Over the weekend and doing without Internets, I decided to listen to Endgame, the newest album by Megadeth. Let’s begin the review:
I’ve been a fan of Megadeth since the Countdown to Extinction era, although I was a casual fan back then. I enjoyed their radio hits like Symphony of Destruction and Angry Again, which I still think is one of then-lead guitarist Marty Friedman’s best solos, alibiet one of his simplest.
It wasn’t until around when Guitar Hero II came out, with Hanger 18 on it, that I began to look deeper into Megadeth’s discography to find all the good stuff that I was missing by sticking to only the Megadeth that I heard on the radio, especially albums like Rust In Peace and Peace Sells…But Who’s Buying.
Since Megadeth frontman/guitarist Dave Mustaine acquired new lead guitarist Chris Broderick, formerly of Jag Panzer and Nevermore, back in early 2008, many fans including myself have been wondering what this new guy will bring to the arsenal of Megadeth. Read on, Megafan!
Comparisons to Metallica have plagued Megadeth since the very beginning, and when comparing Metallica’s Death Magnetic to Endgame and seeing which band came the closest to how they were at their peak, it’s got to be Megadeth.
Granted, Metallica put out some killer material for Death Magnetic and I’m excited that they’re returning to their older style, but Megadeth has worked long and hard to put their over-commercialized and quite frankly un-Megadeth albums like Risk behind them.
The first single Head Crusher reminds me of the crazy-ass Peace Sells era, and even a little bit of the So Far So Good So What era with the oft-ignored Jeff Young on lead guitar. Poor-poor Jeff, but I digress…
Many a Megadeth fan cringed when they heard the acoustic intro to The Hardest Part of Letting Go…Sealed With a Kiss. Megadeth and grandpa’s guitars? Yeah, like it’s never been done before *coughAToutLaMondecough*. If you can stand to wait a minute or so, then you’ll be treated to an interesting combination of Megadeth and a string orchestra. It honestly reminds me of the Trans-Siberian Orchestra, if it was lead by Dave Mustaine. Fun Fact: Al Pitrelli, the lead guitarist that replaced Marty Friedman after he left in January 2000, plays a major part in the Trans-Siberian Orchestra as well as plays in it.
Broderick’s playing style has been compared frequently to Marty Friedman’s, whereas the previous lead guitarist Glen Drover’s style had been compared to Chris Poland’s, although I think that Broderick’s style is closer to Mustaine’s than anyone else’s. Some might call this a complement, and in most regards it is.
However, in the context of Megadeth where the guitar’s leadwork can switch players at the drop of a hat, it’s best when both players have a unique style so that we can tell each player apart when they’re doing their thing. It’s one of the reasons why the Mustaine/Friedman lineup is considered the best, although the Mustaine/Poland lineup produced some of the scariest guitar playing of the 80s this side of Cacophony and Racer X.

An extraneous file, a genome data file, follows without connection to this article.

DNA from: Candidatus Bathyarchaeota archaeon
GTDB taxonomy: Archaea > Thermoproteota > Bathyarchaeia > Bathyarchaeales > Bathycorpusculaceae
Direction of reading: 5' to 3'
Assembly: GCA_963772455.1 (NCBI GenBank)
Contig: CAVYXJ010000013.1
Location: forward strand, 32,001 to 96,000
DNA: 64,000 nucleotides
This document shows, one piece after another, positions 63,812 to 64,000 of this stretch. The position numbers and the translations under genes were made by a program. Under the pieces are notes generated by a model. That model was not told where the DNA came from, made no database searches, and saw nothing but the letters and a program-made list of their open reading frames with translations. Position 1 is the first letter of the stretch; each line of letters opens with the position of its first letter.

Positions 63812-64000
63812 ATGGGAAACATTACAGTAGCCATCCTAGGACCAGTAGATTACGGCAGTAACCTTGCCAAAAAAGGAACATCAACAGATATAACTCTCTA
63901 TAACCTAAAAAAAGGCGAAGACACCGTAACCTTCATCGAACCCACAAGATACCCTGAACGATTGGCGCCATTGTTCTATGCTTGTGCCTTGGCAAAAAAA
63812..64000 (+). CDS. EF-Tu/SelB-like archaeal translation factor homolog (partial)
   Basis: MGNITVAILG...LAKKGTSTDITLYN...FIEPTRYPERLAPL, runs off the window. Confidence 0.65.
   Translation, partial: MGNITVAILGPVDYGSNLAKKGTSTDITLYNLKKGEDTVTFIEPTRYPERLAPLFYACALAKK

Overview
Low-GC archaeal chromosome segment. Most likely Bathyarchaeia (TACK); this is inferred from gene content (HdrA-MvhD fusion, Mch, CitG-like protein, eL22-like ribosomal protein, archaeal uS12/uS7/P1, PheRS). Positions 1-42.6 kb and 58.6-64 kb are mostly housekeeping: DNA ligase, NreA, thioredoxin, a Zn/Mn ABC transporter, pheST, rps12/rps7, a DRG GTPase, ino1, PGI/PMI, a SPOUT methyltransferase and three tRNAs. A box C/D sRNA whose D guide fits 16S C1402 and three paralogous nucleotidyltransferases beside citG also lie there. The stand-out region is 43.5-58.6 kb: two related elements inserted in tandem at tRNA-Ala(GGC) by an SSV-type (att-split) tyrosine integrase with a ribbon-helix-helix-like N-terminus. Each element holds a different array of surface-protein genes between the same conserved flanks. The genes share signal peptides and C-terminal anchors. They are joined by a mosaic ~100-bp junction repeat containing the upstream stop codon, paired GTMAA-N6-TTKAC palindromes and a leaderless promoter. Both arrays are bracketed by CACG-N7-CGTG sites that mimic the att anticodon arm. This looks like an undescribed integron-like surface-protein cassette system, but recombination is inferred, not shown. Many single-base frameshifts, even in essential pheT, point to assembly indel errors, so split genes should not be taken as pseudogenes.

If you liked or at least tolorated the style of Megadeth’s previous album United Abominations, then you’ll be in fairly familiar territory, especially when it comes to Mustaine’s vocals. I miss his Alice Cooper-esque snarl, which has turned into more of an Andrew W.K.-esque grunt over the years. Not that it’s a bad thing, but it just doesn’t work on every single song.
Dave’s vocals have little to no change in tone and intention from song to song, unlike during the Rust In Peace and Countdown To Extinction eras where he would switch up between his trademark snarl and growl as well as switch to a surprisingly good singing voice. We’re not talking good from a technical level like Christina Aguilara, but a much better singing voice than one would expect from someone with a vocal style like Dave.
Ever since Dave stopped using Jackson Guitars and switched to using other brands like ESP and now Dean Guitars, I’ve noticed that his tone has gotten a lot bassier and less trebley. Although it still sounds like Dave, I do miss that extra bit of treble that made his guitar tone sizzle.
Chris Broderick, while quite the impressive player who’s been talked of highly by Dave in many interviews (even once comparing finding Broderick to Ozzy finding Randy Rhoads), doesn’t seem to have found his own style within Megadeth. I listened to some of his older material to gain a better perspective on his overall style, and it seems that while he appears to be a very stiff guitar player, every once in awhile he cuts loose and it’s fun to watch him go to town.
He hits all the right notes cleanly and everything and is definitely the best lead guitarist Megadeth has had since Marty Friedman (just watch him play a Megadeth classic like Tornado of Souls), but he needs to put more of himself into his playing or else he’ll just be another guitarist trying in vein to outshine Chris Poland and Marty Friedman.
Despite having a new lead guitarist who hasn’t found a distinguishable style, inevitable and eternal comparisons to Metallica, and vocals that lack dynamics, Megadeth’s Endgame is still proof positive that classic thrash and speed metal still runs strong without having to tune down to Drop-Z like everyone else currently in the metal genre.
Tracks To Give a Clicky-Click
– Head Crusher
– How The Story Ends
– 44 Minutes
– Dialectic Chaos
– Bite The Hand
– The Hardest Part of Letting Go…Sealed With a Kiss (just make it past the 1:42 mark, guys!)
P.S: Thanks for all of your comments and support over the years! If it weren’t for you guys, I wouldn’t have made it to this, my 100th video!!! Here’s to many more videos!!!